[Update: .NET v4 solves this problem in an elegant way by leveraging the Dynamic Language Runtime. See BrowserInteropHelper.HostScript. The browser script integration works in Firefox too.]
When an XBAP is hosted in an HTML [i]frame, it has limited means to communicate with script in the host page. These are: passing parameters to the startup URL (which can be read from Application.StartupUri or BrowserInteropHelper.Source); exchanging HTTP cookies (Application.Get/SetCookie()); and, as a last resort, use a web service at the site of origin as an intermediary. The biggest obvious limitation of these methods is that they are passive: you don't have the equivalent of a method call. Thus, a commonly requested feature by XBAP developers is the ability to directly communicate with HTML script in the page hosting the XBAP. Until such feature is provided, there is a somewhat unobvious way to do this, but only from a full-trust XBAP and only in Internet Explorer.
The basic idea is this: Crawl the browser hosting container hierarchy starting from BrowserInteropHelper.ClientSite; get to the IWebBrowser2 of the frame hosting the XBAP; then get to the HTML DOM window object, and finally get its Script object, which represents the scripting environment of the HTML page. Having that object, "the magic" of COM Interop makes script function calls and parameter passing possible. On the managed side, you just do Reflection (late-bound) calls. Unfortunately, this is pretty ugly in C#, but with some helper methods it can be covered up. Since VB.NET has built-in support for late-bound method calls ("scripting"), the calling syntax can be fairly clean.
For HTML script to "call into" the XBAP can be arranged a little indirectly: The XBAP passes a 'scriptable object' to its host page, and then the late-bound calls from script are translated to managed method calls by COM Interop again, just in the opposite direction (via CCWs). The scriptable object needs to be marked with[ComVisible(true)] and expose some public API.
The attached project is a rudimentary demonstration of this technique. Incidentally, it also has an example of other interesting things you can do once you have IE's main interfaces: closing the tab/window in which the XBAP is loaded. (This is something for which there is no managed API. The XBAP can be running top-level in the browser, not in a frame.)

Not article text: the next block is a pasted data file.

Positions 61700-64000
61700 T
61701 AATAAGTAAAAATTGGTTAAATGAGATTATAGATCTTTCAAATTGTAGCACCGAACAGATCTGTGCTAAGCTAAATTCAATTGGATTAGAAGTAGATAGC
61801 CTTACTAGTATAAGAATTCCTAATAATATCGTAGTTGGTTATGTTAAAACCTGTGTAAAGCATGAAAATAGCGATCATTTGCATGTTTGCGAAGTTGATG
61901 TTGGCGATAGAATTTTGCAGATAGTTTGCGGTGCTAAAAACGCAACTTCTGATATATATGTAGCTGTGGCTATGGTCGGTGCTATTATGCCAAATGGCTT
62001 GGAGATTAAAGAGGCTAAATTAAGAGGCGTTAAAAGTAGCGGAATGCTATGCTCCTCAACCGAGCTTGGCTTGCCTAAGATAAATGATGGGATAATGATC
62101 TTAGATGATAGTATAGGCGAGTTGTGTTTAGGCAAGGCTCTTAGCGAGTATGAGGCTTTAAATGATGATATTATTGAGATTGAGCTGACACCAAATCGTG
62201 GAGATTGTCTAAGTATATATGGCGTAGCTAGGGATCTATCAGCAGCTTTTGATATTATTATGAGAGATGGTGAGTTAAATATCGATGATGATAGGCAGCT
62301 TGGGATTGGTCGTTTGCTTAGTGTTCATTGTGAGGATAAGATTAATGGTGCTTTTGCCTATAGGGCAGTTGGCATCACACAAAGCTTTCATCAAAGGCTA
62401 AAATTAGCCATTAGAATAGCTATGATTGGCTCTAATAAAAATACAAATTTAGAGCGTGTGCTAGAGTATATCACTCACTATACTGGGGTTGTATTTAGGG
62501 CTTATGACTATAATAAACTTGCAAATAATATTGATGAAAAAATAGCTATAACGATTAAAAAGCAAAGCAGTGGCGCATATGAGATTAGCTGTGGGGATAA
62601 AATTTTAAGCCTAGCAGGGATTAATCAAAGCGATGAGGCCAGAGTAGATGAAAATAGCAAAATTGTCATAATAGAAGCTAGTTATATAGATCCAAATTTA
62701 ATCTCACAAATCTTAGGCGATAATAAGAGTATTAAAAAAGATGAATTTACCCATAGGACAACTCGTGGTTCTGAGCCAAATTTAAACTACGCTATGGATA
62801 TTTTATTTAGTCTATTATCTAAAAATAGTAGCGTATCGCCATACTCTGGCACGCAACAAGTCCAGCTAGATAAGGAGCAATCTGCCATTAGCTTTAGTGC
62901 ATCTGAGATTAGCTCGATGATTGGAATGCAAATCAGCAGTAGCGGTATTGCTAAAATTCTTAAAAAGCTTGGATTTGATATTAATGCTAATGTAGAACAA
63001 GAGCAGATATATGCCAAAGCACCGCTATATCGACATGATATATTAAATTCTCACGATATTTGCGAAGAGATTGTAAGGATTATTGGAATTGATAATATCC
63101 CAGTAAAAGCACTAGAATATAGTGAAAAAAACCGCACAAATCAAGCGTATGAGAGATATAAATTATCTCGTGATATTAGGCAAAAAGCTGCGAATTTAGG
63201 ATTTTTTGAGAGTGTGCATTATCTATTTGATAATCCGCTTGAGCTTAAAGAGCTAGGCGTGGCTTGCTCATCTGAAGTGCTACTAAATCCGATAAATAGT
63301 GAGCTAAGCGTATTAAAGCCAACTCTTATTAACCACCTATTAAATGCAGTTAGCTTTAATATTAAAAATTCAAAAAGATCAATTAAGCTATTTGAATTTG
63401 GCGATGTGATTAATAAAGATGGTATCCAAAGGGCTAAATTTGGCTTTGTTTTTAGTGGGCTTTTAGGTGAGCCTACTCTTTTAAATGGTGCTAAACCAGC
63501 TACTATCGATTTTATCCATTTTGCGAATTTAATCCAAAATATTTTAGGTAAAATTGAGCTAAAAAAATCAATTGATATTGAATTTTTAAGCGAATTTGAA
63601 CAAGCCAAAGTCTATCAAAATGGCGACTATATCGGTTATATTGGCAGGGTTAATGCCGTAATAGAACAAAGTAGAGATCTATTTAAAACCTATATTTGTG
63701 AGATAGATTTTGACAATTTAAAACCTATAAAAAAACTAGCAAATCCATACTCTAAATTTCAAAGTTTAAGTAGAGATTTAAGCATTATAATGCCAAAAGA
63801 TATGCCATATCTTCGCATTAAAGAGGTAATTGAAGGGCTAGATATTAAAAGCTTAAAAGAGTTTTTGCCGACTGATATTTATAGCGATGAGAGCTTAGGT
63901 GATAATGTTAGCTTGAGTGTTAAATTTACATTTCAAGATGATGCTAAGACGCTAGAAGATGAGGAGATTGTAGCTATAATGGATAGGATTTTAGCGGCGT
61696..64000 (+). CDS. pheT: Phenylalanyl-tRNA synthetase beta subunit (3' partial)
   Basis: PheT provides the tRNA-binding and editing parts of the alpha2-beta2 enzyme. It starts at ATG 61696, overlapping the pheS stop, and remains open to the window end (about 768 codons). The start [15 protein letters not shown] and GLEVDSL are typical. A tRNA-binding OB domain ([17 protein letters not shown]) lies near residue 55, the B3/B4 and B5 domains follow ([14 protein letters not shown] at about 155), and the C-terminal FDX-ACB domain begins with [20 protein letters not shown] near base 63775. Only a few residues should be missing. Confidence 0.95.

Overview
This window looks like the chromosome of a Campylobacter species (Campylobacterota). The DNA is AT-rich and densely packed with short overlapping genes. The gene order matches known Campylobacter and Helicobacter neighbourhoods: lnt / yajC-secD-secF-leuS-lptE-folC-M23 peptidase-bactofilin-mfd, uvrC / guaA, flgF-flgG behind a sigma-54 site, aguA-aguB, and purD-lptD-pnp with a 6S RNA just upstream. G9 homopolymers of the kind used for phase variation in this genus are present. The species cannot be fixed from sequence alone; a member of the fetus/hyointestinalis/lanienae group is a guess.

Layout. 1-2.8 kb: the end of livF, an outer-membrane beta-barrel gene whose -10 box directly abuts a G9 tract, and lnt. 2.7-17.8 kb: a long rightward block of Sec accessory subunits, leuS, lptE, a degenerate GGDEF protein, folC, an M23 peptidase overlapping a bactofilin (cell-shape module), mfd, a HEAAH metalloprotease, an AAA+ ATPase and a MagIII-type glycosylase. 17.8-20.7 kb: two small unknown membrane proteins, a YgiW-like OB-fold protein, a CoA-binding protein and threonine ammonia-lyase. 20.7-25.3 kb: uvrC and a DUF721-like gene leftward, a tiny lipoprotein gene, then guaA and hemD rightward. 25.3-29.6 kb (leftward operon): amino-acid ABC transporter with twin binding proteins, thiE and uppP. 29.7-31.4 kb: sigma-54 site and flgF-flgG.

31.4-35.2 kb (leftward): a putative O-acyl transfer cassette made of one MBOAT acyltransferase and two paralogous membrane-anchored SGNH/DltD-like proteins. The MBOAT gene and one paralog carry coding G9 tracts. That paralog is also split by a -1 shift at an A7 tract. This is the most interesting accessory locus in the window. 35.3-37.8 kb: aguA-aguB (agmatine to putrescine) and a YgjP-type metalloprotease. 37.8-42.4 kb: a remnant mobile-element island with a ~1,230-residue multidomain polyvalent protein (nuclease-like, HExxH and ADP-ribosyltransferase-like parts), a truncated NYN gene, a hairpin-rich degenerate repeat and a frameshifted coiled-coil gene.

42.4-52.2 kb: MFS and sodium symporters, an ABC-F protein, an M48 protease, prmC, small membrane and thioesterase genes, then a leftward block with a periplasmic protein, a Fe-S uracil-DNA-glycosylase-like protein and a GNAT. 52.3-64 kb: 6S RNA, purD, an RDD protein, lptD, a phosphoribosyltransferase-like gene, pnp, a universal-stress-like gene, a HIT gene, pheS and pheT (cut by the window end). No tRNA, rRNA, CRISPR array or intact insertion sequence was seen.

A note on the debugging setup: In Project Properties, the debugging option needs to be set to Start Browser with URL, pointing to HTMLPage1.htm in the bin\Debug output folder. (This setting is per user, so it's not saved in the attached project.) The page hosts the XBAP in an iframe. This is enough for Visual Studio 2008 to be able to start debugging the XBAP, even though it's launched indirectly. (The VS project system has some intrinsic knowledge of XBAPs and coordinates the launch with PresentationHost.exe, the XBAP host process, via the -debug and -event parameters.)
[Update, 10/14/09] On initial loading of the HTML page in IE, script execution will likely be blocked, with an explanatory message in the information bar (aka ‘goldbar’). You can click on the prompt and let IE enable running script, but this will start another instance of the XBAP. You could attach to it then with the VS debugger (attach to the running PresentationHost.exe). This gets tedious after a while. Just for debugging, you could let script run automatically by selecting the option to ‘Allow active content to run in files on my computer’ in Internet Options > Advanced tab > Security section. It is risky to leave the browser running with this setting, so remember to reset it. The script blocking won’t happen if you open the host HTMP page from a UNC path or HTTP URL, but unfortunately F5 debugging of the XBAP becomes impractical then.
Another issue you might run into is that the host HTML page will load without the XBAP in it. There may be different reasons for such mishap, but a likely one with the sample is that your anti-virus program sneakily opens the .zip file and puts the Zone.Identifier alternate data stream on the files in the archive. Use of Scott’s methods to remove the stream.
Finally, to run an XBAP with full trust, the easiest way is to just run it from the local file system, which is the case of debugging in Visual Studio. If you want to run it non-locally, you have to use the ClickOnce Trusted Application Deployment model, which entails installation of the application's signing certificate on the client computers. (This has been discussed broadly on the web.)